“It depends on the situation,” she said. “Maybe it depends on the timing, because that’s right — it’s all about timing, imminence. What is it that could be in jeopardy if people know that happened at this time? I just don’t know.”

Oh, she knows.  She totally knows.  But there’s a limit to Nancy Pelosi’s sadism, after all.  Or at least Pelosi understands that the antiwar movement will be useful to the Democrats again once the GOP wins the White House.  Even a whipped dog can serve its master. (more…)

Feb
08
2013
3

Fools, Dupes, & Knaves: The Antiwar Movement, Unmasked*.

I’m going to be extremely charitable to Nick Gillespie and n0t suggest that he’s any one of those three, though.  Because while his bitterness is palpable, he and I do have similar opinions on how nice it would be if we hacked back the government a bit.  Or a lot.  Anyway, Nick’s aforementioned bitterness starts off by noting that the most vituperative members of the antiwar movement (the knaves) clammed up pretty much the moment the Democrats took power**, then really starts in on a nice, representative sample of all those journalists out there who strained gnats under Bush, and swallow camels under Obama.  Nick then concludes:

This isn’t ultimately about ideological hypocrisy – of liberals changing their tune once their guy is in office – but something much more basic and much more disturbing. It reveals that for all their crowing about being watchdogs of all that is good and decent in society, when push comes to shove, too many journalists are ready and willing handmaidens to power – including the power to kill.

(more…)

Feb
07
2013
4

QotD, The Antiwar Movement Getting What They Wanted, Good And Hard edition.

I am not in complete agreement with Jim Geraghty over the foreign policy intentions of this President – I think that Barack Obama is black-boxing his natsec responses to match what he thinks Bush would do, and that means that Barack Obama will probably try to intervene in Syria* – but I can recognize the power of this attitude (without sharing it**):

Hey, my Turkish friends so upset by a bloody civil war across the border and a flood of refugees, remember “Valley of the Wolves: Iraq”? Remember when that film suggested that Jewish U.S. army doctors in Iraq were harvesting organs from Iraqi civilians to be sold in Israeli, and that U.S. soldiers use Iraqi children as human shields? Yeah, remember that? Well, go solve your #*%&^ border problems yourself.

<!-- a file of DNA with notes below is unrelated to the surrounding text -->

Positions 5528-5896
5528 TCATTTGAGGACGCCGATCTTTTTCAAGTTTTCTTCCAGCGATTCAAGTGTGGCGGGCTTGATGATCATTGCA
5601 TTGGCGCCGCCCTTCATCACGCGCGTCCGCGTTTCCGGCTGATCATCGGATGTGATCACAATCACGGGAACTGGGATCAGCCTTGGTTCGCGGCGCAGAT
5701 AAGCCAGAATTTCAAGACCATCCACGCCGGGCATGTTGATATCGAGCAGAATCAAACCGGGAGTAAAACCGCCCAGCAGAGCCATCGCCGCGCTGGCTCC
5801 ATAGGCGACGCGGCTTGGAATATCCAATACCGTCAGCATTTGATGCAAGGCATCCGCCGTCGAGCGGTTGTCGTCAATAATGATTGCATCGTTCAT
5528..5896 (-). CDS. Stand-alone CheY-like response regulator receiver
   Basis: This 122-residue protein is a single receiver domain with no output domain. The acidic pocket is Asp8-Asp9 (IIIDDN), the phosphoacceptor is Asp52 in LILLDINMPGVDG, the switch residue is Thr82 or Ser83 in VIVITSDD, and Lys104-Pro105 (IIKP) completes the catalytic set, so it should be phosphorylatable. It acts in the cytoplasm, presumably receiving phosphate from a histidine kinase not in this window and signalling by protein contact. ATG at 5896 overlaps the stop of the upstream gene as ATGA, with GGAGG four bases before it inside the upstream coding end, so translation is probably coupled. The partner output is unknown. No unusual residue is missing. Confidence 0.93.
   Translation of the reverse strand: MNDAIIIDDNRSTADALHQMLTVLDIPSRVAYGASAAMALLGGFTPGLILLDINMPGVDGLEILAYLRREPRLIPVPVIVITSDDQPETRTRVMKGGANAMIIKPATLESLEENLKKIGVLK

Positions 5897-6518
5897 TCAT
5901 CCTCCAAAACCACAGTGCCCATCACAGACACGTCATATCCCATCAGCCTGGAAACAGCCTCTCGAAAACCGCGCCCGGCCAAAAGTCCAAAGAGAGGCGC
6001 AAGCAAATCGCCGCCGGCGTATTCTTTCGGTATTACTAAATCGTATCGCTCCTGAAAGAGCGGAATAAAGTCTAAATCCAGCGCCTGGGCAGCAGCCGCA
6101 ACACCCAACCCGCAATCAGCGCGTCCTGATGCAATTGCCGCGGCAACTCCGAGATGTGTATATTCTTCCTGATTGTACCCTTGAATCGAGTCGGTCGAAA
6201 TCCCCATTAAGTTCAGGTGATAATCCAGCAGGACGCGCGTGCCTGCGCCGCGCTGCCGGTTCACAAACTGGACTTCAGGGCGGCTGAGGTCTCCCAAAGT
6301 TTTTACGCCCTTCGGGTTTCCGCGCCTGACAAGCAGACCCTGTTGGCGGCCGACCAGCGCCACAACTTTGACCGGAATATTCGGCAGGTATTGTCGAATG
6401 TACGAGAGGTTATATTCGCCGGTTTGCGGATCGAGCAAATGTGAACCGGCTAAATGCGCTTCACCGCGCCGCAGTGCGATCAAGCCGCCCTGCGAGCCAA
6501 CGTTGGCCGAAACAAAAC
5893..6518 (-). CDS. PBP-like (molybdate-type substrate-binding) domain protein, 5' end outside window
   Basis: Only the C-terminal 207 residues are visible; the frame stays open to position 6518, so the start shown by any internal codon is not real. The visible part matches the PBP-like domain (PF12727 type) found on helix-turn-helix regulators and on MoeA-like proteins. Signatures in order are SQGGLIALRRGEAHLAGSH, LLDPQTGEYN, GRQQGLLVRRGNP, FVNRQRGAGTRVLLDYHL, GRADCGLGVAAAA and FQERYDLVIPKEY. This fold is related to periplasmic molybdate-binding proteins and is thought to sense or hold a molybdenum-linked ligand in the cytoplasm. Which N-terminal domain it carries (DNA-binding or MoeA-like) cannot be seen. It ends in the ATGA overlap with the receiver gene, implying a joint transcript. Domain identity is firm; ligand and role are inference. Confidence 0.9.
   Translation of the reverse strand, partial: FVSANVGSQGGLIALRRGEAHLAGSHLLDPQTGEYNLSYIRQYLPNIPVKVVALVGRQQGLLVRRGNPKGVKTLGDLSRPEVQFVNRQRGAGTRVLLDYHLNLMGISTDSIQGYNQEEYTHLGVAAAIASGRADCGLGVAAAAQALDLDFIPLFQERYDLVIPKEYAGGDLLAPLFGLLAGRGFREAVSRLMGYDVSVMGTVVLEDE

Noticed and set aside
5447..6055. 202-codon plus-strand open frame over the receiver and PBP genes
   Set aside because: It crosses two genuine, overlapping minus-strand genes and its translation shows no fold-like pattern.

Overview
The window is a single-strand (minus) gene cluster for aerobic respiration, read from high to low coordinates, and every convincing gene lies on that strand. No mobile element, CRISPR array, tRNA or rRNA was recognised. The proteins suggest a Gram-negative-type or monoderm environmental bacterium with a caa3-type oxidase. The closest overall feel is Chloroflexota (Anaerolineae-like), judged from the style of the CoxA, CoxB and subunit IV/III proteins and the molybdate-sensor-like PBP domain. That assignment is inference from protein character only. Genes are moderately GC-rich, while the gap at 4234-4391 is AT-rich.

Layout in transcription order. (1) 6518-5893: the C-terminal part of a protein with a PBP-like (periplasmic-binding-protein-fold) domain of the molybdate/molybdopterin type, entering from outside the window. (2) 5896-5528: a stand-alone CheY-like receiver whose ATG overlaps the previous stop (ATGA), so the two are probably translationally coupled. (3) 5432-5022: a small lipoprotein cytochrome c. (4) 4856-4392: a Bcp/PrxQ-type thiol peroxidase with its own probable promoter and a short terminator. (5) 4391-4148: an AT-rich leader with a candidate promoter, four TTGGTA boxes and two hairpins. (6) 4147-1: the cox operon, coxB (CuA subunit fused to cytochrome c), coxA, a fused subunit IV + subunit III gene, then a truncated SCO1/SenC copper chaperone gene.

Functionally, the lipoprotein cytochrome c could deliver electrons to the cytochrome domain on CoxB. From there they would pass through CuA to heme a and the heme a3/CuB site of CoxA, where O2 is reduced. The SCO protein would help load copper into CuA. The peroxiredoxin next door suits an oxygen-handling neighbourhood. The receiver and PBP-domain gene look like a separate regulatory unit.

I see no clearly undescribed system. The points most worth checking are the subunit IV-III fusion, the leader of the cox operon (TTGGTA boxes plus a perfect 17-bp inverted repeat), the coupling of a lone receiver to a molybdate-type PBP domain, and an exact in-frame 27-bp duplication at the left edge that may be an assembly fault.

(more…)

Jan
06
2012
3

#rsrh Glenns Greenwalds are whining again.

Instapundit’s Glenn Reynolds notes – not publicly gleefully – that Glenns Greenwalds are very upset.  It seems that Greenwalds are bothered by the fact that while it was apparently OK to call Reynolds evil for endorsing a targeted assassination program against Iranian nuclear weapons engineers and terrorist-enabling mullahs, it’s apparently not OK for Obama to be criticized for effectively signing off on such a program.  It’s apparently even worse to publicly approve of Ron Paul’s Israel views when compared to Barack Obama’s.  Poor Greenwalds are feeling aggrieved. And betrayed. And scorned.

In order: (more…)

Oct
13
2011
4

#rsrh In which I idly kick around the antiwar movement a bit.

I am slightly disappointed in this Victor Davis Hanson entry at NRO’s Corner on the curious event of the antiwar movement in the night-time.  It almost, but not quite, goes for the jugular.  For example, here’s this passage about the direct results of this administration’s continuation of the previous administration’s GWOT policies:

The chief symptom of this embarrassment is silence. Gone are the sloppy charges of “war criminal,” the Hollywood movies, the outbursts by celebrities, the anguished op-eds. It is almost as if the 2,000-plus suspected terrorists killed by Predators put a complete stop to all the talk of Guantanamo as a gulag or the water-boarding of three known terrorists as war crimes or any of the other harangues about supposed constitution-shredding. True, for many the hypocrisy is just the stuff of politics, but for others there is a quiet anger that they have been taken for a ride. Fairly or not, it is as if an entire corpus of prior written work, public rants, and activism between 2003 and 2008 — even if sincere — has now been exposed as mere partisan politics.

Good, so far as it goes – but “as if?” “Fairly or not?”  It is eminently fair to characterize the entire body of antiwar progressive thought (pardon the oxymoron) as ‘mere partisan politics:’ certainly the antiwar movement was not shy about reducing the pro-victory movement into something that their intellectually stunted minds could understand*. (more…)

Oct
05
2011
6

#rsrh Chicago volunteers to be burned to the ground in 2012!

James Taranto over at the WSJ noticed this little scheduling oopsie that probably should have gotten more airplay back in June:

June 23, 2011 (CHICAGO) (WLS) — World leaders are gathering in Chicago next year for two international summits. Both the NATO and the G8 summits will be held in May.

It will be the first time since 1977 in London that two international summits will be held at the same time in the same city. Security experts say it will be a security challenge that no American city has ever had to face. Planning is likely to focus on the possibility of violent demonstrations.

(more…)